October 22, 2014

Senate Budget Resolution Delayed

  • The federal budget is an expression of our country's values. Where we choose to spend and at what levels, how and who we tax, and the borrowing we...

Senate Budget Committee Chairman Kent Conrad (D-N.D.) announced last week that the committee would not consider the FY 2012 budget resolution until the bipartisan negotiations led by Vice President Joe Biden are complete. Conrad said “The results of those negotiations may need to be included in a budget resolution that would be offered in the weeks ahead.”

The budget resolution is legally required to be completed by April 15, though the committee’s work has been delayed this year as Conrad has worked to develop a consensus among Democrats on the role that spending and revenues should play in reducing the deficit.

The committee’s ranking member, Sen. Jeff Sessions (R-Al.), described Conrad’s announcement as an “excuse for delay” and accused Democrats of “trying to avoid having to present a budget to the American people.” In a letter released earlier this week, Republican senators urged Senate Majority Leader Harry Reid of Nevada to work with them “to produce a FY 2012 budget resolution that makes significant cuts to federal spending and puts our nation on a fiscally responsible path to eliminating our debt altogether.”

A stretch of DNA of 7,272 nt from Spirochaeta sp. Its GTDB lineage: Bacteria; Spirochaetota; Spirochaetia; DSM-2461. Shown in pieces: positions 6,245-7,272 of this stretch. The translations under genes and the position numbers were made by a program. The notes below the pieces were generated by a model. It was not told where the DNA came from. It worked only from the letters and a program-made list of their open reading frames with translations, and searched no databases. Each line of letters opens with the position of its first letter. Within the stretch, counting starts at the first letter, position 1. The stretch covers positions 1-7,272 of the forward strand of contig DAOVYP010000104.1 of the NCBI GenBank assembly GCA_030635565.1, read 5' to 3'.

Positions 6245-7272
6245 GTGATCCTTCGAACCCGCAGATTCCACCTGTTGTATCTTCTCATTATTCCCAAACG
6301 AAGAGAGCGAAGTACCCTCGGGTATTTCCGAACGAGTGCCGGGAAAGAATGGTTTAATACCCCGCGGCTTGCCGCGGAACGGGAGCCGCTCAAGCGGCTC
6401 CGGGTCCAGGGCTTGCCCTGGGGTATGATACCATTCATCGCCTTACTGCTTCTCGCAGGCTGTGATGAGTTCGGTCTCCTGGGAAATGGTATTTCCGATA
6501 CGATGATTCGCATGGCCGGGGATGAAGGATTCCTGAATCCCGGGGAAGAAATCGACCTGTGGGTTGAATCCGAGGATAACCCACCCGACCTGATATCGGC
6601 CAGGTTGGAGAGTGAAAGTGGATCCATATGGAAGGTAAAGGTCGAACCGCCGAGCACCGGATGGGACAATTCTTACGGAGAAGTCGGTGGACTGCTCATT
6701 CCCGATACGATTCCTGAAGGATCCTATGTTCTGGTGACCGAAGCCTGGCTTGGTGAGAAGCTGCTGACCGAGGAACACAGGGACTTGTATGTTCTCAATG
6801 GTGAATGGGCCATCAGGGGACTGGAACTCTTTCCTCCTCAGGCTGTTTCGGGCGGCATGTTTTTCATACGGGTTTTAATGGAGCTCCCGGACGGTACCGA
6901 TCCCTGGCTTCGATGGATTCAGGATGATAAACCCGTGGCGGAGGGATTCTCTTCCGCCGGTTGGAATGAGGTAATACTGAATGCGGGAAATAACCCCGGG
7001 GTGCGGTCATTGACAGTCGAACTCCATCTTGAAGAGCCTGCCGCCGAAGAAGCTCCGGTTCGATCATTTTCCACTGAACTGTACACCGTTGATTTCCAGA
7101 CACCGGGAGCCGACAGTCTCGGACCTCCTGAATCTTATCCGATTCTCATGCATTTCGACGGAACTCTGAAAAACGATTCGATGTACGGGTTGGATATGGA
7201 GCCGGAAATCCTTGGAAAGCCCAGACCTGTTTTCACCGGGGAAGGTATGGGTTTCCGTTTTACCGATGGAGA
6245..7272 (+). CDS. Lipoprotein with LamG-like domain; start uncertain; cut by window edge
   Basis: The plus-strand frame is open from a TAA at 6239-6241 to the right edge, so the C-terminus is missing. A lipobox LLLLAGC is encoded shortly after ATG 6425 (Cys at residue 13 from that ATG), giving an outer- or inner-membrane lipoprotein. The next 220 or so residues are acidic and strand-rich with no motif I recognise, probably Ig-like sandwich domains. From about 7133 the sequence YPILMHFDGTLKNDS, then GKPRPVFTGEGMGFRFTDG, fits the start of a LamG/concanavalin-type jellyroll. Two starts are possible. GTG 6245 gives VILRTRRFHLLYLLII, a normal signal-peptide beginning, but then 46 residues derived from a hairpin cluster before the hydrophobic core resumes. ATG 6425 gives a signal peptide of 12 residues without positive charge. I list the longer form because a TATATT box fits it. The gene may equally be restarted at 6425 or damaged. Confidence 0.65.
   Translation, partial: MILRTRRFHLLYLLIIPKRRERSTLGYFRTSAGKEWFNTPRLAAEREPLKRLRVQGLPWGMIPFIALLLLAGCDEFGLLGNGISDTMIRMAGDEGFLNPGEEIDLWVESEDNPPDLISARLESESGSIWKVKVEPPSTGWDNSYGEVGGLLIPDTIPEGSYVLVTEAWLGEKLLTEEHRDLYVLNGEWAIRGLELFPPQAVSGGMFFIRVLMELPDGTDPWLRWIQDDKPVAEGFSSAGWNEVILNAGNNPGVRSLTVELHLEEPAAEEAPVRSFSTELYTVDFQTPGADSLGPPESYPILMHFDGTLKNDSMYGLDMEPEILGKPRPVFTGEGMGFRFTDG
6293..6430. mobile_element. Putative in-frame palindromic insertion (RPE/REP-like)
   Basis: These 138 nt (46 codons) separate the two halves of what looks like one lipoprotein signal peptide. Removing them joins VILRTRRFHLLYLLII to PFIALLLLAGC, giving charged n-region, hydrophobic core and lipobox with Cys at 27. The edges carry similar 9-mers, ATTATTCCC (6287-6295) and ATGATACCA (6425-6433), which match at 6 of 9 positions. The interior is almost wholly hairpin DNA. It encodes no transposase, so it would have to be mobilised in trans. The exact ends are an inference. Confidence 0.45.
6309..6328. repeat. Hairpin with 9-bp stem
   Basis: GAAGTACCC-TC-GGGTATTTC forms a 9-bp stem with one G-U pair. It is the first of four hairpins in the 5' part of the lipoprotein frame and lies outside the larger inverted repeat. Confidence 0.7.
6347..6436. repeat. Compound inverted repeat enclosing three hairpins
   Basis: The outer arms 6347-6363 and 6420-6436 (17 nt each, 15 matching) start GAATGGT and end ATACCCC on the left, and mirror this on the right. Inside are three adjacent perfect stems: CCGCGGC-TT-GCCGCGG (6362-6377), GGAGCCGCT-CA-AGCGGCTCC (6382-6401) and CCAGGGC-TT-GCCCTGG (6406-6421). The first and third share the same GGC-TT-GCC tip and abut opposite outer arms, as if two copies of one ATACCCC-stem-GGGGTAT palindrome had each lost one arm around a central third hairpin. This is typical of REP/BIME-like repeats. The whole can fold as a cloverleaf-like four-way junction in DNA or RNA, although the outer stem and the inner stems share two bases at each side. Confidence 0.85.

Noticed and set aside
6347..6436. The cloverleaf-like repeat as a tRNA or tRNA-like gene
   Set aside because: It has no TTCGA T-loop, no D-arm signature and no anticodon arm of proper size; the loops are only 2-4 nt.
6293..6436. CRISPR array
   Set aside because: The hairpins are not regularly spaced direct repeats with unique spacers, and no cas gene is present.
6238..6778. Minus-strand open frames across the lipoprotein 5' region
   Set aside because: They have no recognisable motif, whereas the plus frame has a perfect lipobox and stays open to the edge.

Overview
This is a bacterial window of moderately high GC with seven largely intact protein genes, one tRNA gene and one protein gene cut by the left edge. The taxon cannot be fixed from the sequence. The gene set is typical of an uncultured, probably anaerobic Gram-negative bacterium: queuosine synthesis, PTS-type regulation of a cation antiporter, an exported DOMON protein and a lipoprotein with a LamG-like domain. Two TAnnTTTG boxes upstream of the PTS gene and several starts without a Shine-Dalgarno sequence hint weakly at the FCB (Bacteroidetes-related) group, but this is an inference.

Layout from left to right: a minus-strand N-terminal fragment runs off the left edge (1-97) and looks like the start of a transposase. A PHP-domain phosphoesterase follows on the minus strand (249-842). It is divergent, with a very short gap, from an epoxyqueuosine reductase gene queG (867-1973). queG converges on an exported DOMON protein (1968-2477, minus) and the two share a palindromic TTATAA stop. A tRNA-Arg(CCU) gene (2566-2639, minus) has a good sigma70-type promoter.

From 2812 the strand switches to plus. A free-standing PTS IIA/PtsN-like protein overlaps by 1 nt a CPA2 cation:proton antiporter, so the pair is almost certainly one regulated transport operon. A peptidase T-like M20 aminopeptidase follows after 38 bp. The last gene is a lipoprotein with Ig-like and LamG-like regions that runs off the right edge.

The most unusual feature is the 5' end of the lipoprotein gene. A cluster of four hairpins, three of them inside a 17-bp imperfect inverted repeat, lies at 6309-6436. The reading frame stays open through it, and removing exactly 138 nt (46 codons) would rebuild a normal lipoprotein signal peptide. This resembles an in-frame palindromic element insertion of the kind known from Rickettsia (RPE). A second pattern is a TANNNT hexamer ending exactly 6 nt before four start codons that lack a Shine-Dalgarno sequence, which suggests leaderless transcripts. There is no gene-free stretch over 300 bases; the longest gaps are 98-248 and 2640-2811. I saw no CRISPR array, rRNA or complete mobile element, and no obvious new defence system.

Because the budget resolution includes the allocation to the Appropriations Committee, Conrad’s announcement will likely delay Senate consideration of appropriations bills, increasing the chances of a year-end omnibus bill or another continuing resolution.

The delay is discouraging, though Conrad’s statement that “we will have a budget" is a positive development. Congress should avoid a repeat of the 2011 process in which no budget resolution was passed and appropriations bills were not completed until the second half of the fiscal year.

This week the Senate is expected to vote on the budgets proposed by House Republicans and President Obama.